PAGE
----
SANYA, China (Reuters) – China’s lifting of travel restrictions this month is expected to revive demand in the global luxury retail market, but many consumers are still on duty-free islands. I think there are more reasons to do luxury shopping locally in China. Hainan.
Thousands of tourists in Sanya city, Hainan province, flocked to the CDF Mall, a shopping center dedicated to duty-free shops, on Wednesday to stock up on cosmetics and handbags during the Lunar New Year holiday.
“The UK is quite far and tickets are hard to come by,” said student Yu Shunxiao, who once shopped at London’s Harrods. “In Sanya, you can come and go at any time.”
In early January, following a nationwide relaxation of COVID-19 prevention policies, Beijing ended a long-standing requirement that all inbound travelers undergo quarantine at hotels upon arrival.
As a result, there was a flood of Chinese residents traveling abroad. On Trip.com, a popular airline ticket booking site, he saw over 200% of his international ticket purchases the day after the policy change was announced.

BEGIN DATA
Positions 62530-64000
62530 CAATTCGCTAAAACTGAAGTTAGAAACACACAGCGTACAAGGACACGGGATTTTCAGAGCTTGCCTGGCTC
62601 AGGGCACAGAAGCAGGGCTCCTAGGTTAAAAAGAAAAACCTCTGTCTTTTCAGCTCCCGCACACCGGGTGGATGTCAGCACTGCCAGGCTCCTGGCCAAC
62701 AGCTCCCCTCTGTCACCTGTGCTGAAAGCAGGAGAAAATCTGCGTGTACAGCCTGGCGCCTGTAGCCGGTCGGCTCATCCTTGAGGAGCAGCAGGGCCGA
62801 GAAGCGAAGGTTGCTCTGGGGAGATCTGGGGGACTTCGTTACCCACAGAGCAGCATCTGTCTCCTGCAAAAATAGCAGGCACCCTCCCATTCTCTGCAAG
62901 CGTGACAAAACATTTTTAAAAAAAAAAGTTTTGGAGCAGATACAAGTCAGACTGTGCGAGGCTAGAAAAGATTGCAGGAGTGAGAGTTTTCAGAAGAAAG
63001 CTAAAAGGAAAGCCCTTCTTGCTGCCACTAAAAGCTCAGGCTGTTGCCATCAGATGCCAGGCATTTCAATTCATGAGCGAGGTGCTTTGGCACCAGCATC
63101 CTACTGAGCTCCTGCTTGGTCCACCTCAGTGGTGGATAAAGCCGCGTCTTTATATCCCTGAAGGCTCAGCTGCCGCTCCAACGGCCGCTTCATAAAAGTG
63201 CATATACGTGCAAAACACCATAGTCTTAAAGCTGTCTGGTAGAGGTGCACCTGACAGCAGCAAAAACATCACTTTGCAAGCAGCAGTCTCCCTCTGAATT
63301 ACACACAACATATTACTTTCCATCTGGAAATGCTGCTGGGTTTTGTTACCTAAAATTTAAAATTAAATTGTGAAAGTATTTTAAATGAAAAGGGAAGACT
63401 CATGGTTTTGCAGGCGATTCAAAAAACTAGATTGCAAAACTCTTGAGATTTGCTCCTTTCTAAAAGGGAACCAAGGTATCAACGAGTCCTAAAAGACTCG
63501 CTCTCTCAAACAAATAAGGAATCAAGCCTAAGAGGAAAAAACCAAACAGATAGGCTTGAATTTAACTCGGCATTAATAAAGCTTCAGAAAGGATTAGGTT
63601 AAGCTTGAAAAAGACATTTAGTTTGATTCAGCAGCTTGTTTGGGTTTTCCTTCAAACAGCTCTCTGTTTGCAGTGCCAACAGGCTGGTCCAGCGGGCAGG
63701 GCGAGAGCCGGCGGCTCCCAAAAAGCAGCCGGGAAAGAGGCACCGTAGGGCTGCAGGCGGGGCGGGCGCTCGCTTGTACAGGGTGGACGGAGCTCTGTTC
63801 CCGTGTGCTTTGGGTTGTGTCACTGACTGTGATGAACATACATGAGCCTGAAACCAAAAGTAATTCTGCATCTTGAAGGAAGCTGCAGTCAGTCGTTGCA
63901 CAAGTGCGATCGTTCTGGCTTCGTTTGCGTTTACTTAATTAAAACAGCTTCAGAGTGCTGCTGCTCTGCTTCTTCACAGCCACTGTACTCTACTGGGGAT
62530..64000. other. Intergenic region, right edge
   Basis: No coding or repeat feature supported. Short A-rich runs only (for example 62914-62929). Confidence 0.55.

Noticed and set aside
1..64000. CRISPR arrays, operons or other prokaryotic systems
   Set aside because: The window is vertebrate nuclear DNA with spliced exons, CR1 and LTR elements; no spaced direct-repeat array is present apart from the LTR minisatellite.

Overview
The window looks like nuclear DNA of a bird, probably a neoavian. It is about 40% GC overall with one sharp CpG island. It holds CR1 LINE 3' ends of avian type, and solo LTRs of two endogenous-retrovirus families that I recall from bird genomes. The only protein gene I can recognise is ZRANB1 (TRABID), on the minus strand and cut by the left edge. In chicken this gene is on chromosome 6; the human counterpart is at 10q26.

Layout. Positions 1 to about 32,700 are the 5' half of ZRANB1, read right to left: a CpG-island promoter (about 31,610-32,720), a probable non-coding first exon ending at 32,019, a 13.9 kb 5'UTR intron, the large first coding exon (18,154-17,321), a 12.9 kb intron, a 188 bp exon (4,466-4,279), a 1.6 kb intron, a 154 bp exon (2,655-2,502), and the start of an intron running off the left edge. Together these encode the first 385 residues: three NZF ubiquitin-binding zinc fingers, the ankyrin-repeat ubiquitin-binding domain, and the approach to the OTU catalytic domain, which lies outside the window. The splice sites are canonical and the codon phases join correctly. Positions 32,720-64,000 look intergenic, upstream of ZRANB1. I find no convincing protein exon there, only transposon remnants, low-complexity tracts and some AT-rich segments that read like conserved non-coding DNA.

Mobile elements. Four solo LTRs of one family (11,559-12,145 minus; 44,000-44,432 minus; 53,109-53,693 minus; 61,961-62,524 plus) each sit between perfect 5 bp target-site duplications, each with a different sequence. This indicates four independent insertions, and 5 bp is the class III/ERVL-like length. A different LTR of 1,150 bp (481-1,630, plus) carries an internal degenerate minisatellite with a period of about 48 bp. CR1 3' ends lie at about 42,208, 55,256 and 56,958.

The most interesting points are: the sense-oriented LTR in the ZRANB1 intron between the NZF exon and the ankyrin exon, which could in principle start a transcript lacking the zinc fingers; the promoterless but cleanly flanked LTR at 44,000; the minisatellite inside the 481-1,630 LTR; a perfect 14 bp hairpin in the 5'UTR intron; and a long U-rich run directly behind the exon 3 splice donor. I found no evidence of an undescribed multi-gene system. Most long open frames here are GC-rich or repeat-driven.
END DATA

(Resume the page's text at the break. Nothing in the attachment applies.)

Luxury brands and retailers hope an outbound tourism boom from China will bring strong sales in 2023, just as the post-pandemic frenzy in the US and Europe cools down. read
Nevertheless, some experts argue that even if consumers were allowed to travel freely, an increasing portion of China’s luxury spending would remain within its borders.
Jonathan Yang of Shanghai-based consulting firm Roland Berger told Reuters that three years of border closures have made Chinese shoppers accustomed to buying foreign luxury goods in China.
“Some (luxury shoppers) will go back to pre-COVID-19 overseas spending,” Yang said. “But I think local[luxury markets]will also be important for most brands.”
Reported by Alessandro Diviggiano from Sanya, written by Josh Horwitz from Shanghai. Edited by Raju Gopalakrishnan
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